those few heavenly, golden moments she had been in his
arms. What did it matter about her not knowing it? She
had been close to his breast; he had been close to hers.
He started onward again, and sending a woman to
her, went out to ascertain all the facts of the case.
These appeared to be limited to what he had already
heard. He then ordered her horse to be put into the
gig, and when all was ready returned to inform her.
He found that, though still pale and unwell, she had in
the meantime sent for the Budmouth man who brought
the tidings, and learnt from him all there was to know.
Being hardly in a condition to drive home as she
had driven to town, Boldwood, with every delicacy of
manner and feeling, offered to get her a driver, or to
give her a seat in his phaeton, which was more com-
fortable than her own conveyance. These proposals
Bathsheba gently declined, and the farmer at once de-
parted.
About half-an-hour later she invigorated herself by
an effort, and took her seat and the reins as usual-in
external appearance much as if nothing had happened.
She went out of the town by a tortuous back street, and
drove slowly along, unconscious of the road and the
scene. The first shades of evening were showing them-
selves when Bathsheba reached home, where, silently
alighting and leaving the horse in the hands of the boy,
she proceeded at once upstairs. Liddy met her on the
landing. The news had preceded Bathsheba to Weather-
bury by half-an-hour, and Liddy looked inquiringly into
her mistress's face. Bathsheba had nothing to say.
She entered her bedroom and sat by the window, and
thought and thought till night enveloped her, and the
extreme lines only of her shape were visible. Somebody
came to the door, knocked, and opened it.
"Well, what is it, Liddy?" she said.
"I was thinking there must be something got for you
to wear." said Liddy, with hesitation.
"What do you mean?"
"Mourning."
"No, no, no." said Bathsheba, hurriedly.
"But I suppose there must be something done for
poor -- -- "
"Not at present, I think. It is not necessary."
"Why not, ma'am?"
"Because he's still alive."
"How do you know that?" said Liddy, amazed.
"I don't know it. But wouldn't it have been different,
or shouldn't I have heard more, or wouldn't they have
found him, Liddy? -- or-i don't know how it is, but
death would have been different from how this is. I am
perfectly convinced that he is still alive!"
Bathsheba remained firm in this opinion till Monday,
when two circumstances conjoined to shake it. The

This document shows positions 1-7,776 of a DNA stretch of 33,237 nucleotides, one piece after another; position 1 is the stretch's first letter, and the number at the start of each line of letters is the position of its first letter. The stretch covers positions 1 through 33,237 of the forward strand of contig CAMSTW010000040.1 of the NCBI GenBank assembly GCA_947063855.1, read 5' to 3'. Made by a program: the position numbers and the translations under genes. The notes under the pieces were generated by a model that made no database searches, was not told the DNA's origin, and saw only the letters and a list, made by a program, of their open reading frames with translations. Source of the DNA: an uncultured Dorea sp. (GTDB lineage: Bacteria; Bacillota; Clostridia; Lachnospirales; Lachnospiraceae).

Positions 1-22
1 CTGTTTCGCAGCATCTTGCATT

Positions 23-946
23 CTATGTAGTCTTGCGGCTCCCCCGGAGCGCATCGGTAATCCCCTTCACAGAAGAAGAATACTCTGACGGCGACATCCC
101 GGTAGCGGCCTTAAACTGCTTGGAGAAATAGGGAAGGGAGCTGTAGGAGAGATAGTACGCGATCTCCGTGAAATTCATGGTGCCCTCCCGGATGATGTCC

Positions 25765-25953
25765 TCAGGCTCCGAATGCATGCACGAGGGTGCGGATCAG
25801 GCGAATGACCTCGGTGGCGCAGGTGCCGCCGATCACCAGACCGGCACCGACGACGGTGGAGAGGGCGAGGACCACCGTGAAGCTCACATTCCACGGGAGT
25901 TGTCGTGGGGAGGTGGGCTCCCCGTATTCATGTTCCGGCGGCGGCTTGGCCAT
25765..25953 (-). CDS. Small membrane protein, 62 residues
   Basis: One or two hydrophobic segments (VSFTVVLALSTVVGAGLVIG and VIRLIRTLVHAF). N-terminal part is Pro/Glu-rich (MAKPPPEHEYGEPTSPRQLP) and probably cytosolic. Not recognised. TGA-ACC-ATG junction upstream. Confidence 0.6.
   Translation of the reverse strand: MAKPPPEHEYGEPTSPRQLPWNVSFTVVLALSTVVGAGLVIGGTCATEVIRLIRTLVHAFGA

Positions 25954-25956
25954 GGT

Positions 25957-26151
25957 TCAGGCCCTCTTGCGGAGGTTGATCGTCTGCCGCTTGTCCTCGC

first was a short paragraph in the local newspaper, which,
beyond making by a methodizing pen formidable pre-
sumptive evidence of Troy's death by drowning, con-
tained the important testimony of a young Mr. Barker,
M.D., of Budmouth, who spoke to being an eyewitness
of the accident, in a letter to the editor. In this he
stated that he was passing over the cliff on the remoter
side of the cove just as the sun was setting. At that
time he saw a bather carried along in the current outside
the mouth of the cove, and guessed in an instant that
there was but a poor chance for him unless he should
be possessed of unusual muscular powers. He drifted
behind a projection of the coast, and Mr. Barker followed
along the shore in the same direction. But by the time
that he could reach an elevation sufficiently great to
command a view of the sea beyond, dusk had set in, and
nothing further was to be seen.
The other circumstance was the arrival of his clothes,
when it became necessary for her to examine and identify
them -- though this had virtually been done long before
by those who inspected the letters in his pockets. It
was so evident to her in the midst of her agitation that
Troy had undressed in the full conviction of dressing
again almost immediately, that the notion that anything
but death could have prevented him was a perverse one
to entertain.
Then Bathsheba said to herself that others were
assured in their opinion; strange that she should not
be. A strange reflection occurred to her, causing her
face to flush. Suppose that Troy had followed Fanny
into another world. Had he done this intentionally, yet
contrived to make his death appear like an accident?
Nevertheless, this thought of how the apparent might
differ from the real-made vivid by her bygone jealousy
of Fanny, and the remorse he had shown that night
-- did not blind her to the perception of a likelier
difference, less tragic, but to herself far more disastrous.
When alone late that evening beside a small fire, and
much calmed down, Bathsheba took Troy's watch into
her hand, which had been restored to her with the rest
of the articles belonging to him. She opened the case
as he had opened it before her a week ago. There was
the little coil of pale hair which had been as the fuze to
this great explosion.
"He was hers and she was his; they should be gone
together." she said. "I am nothing to either of them,
and why should I keep her hair?" She took it in her
hand, and held it over the fire." No-i'll not burn it
-i'll keep it in memory of her, poor thing!" she added,
snatching back her hand.





Far From The Madding Crowd by Thomas Hardy
Category:
English Literature